As marketers, our job is to bring products to market. At a macro-level, this process begins with the conception of an idea. Along the way, a product is developed and eventually, we get into the advertising and sales activities.
As we know, anyone can spend money on advertising. But not everyone can make money on advertising. When it comes to advertising and generating new business, we need to keep the customer buying experience in focus. This is why understanding the customer buying experience is critical to making any lead generation initiative work. As importantly, the customer buying experience is key to setting the RIGHT goals for a campaign.
Exercise: Create a Homebuilder Lead Generation Program
Let’s think about a vertical whose clients have a rather long buying cycle, new home builders. As the saying going, purchasing is a home is the most substantial investment that most of us will ever make. It’s not a surprise then that the buying cycle can be quite long. In some cases, families ponder the idea for years without pulling the trigger for a variety of reasons (financing, jobs, decisiveness, etc.).
Lead Generation Goals
Due to the nature of this customer’s buying cycle, it’s important to set appropriate goals. We know that some of our prospects will be upper funnel (just beginning to ponder the purchase) and others will be lower funnel (closer to pulling the trigger) and many somewhere in between. Goals could be:
- Upper-Funnel: Capture an email address and sell the idea of home ownership, moving to the area, etc. This customer is not ready to act but is considering building a home. If we can capture an email address, we can periodically send useful information to them (buying tips, information on financing, local area information, etc.) to stay top of mind until they move down the funnel. It’s important to note that there is not much benefit in selling “Us”, but more to sell the idea of new home ownership.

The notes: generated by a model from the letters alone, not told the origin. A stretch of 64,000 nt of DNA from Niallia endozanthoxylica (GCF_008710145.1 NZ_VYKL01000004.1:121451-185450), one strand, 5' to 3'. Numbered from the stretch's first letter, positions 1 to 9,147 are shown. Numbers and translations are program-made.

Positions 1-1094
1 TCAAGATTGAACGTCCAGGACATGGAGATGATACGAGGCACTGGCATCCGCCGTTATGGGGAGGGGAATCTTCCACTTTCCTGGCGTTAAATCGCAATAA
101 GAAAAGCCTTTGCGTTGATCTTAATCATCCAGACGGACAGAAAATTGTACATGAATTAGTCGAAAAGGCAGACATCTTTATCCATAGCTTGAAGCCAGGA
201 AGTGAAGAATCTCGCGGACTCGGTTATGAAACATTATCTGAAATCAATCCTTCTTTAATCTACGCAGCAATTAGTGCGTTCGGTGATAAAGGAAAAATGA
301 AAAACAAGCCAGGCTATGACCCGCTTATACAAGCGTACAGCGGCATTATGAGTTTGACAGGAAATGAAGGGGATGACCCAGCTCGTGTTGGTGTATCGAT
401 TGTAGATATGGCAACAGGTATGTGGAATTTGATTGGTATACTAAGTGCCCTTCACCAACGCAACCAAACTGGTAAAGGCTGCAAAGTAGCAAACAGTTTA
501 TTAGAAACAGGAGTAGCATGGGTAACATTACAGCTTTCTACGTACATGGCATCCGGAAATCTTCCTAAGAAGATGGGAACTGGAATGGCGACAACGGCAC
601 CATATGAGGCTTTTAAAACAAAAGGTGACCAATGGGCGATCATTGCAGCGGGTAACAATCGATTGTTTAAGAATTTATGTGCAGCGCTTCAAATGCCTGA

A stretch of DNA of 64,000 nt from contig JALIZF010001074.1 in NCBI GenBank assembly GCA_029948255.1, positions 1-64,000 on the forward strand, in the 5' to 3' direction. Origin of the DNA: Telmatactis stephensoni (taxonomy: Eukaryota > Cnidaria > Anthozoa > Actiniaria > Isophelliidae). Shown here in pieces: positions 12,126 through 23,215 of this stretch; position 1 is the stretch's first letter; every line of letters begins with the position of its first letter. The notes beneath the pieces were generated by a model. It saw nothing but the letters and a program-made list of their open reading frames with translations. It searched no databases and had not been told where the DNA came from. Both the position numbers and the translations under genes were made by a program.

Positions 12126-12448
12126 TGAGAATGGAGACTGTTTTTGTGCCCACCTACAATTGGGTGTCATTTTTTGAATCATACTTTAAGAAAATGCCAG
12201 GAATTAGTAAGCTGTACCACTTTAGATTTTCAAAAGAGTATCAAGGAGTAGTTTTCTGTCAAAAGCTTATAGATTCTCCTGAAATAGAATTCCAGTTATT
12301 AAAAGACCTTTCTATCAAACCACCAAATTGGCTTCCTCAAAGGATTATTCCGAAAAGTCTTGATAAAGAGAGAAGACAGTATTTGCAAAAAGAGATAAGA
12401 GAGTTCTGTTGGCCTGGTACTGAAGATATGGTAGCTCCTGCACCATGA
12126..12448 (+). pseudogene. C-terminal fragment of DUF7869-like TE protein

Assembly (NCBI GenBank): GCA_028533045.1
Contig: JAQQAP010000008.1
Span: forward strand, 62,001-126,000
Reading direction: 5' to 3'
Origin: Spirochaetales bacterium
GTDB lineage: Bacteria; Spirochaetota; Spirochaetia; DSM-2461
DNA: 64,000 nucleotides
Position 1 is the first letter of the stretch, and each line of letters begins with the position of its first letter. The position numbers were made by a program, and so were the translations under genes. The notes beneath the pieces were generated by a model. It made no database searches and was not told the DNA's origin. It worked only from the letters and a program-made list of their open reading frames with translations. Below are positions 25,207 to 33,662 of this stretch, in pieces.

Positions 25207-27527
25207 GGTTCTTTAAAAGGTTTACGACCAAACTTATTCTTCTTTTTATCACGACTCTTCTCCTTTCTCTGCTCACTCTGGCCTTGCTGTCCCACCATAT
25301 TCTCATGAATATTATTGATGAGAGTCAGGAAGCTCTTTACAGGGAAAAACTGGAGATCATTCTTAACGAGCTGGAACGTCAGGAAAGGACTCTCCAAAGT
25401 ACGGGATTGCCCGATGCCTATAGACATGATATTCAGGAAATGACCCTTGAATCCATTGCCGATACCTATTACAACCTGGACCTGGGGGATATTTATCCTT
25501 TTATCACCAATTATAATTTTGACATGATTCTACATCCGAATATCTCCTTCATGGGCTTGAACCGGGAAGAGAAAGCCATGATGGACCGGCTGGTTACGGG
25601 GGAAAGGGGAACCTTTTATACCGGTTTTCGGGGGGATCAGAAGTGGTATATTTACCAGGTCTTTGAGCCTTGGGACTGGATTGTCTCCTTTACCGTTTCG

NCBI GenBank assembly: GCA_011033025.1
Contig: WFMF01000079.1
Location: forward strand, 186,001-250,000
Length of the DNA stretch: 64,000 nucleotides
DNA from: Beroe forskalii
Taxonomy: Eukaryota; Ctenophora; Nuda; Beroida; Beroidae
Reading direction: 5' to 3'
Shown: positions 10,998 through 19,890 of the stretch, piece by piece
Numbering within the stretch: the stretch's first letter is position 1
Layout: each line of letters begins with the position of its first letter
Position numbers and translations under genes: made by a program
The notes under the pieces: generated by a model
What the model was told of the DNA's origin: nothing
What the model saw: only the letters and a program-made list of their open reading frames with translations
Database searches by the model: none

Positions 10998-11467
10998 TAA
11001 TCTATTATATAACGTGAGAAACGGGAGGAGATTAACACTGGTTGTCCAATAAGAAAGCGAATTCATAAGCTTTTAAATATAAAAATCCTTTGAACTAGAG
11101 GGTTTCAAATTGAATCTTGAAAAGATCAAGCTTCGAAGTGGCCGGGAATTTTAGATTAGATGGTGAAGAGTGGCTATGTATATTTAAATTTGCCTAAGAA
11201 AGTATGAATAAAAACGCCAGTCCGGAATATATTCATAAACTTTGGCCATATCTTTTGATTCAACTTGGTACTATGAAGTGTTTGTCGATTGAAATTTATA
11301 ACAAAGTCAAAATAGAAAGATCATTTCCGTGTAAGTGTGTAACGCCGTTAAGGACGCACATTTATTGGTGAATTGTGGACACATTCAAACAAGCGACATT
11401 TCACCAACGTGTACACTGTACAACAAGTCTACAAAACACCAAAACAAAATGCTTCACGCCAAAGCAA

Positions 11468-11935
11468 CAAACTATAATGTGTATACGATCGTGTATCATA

- Mid-Funnel: Capture more information and start selling “Us”. For mid-funnel prospects, we want to start moving them toward the lower funnel. Here, we’ll want to incentivize them to provide more information (when they want to move, budgets, etc.) so that our sales people have it for step 3. At this stage, we can also start selling Us as a company. We can promote beautiful work we do, our reputation, etc. In step 1, we wanted to stay relevant. In t
- Lower-Funnel: Set an appointment. Prospects in the lower funnel tend to be closer to purchase. Now we want our sales staff to get involved and do what they do best, sell! As marketers then, it’s our job to incentivize these prospects to make an appointment. Maybe we promote a monthly promotion to these prospects to bring them in-house to talk. In steps 1 and 2, we tried to warm the prospect up the idea of building a home and eventually building with us.
- Referral: Generating good referrals, there’s no better way to score big contracts with minimal costs! Once we ‘ve got the sale, our goal is to get our customer to speak kindly of us to their friends who will inevitably be our customers some day.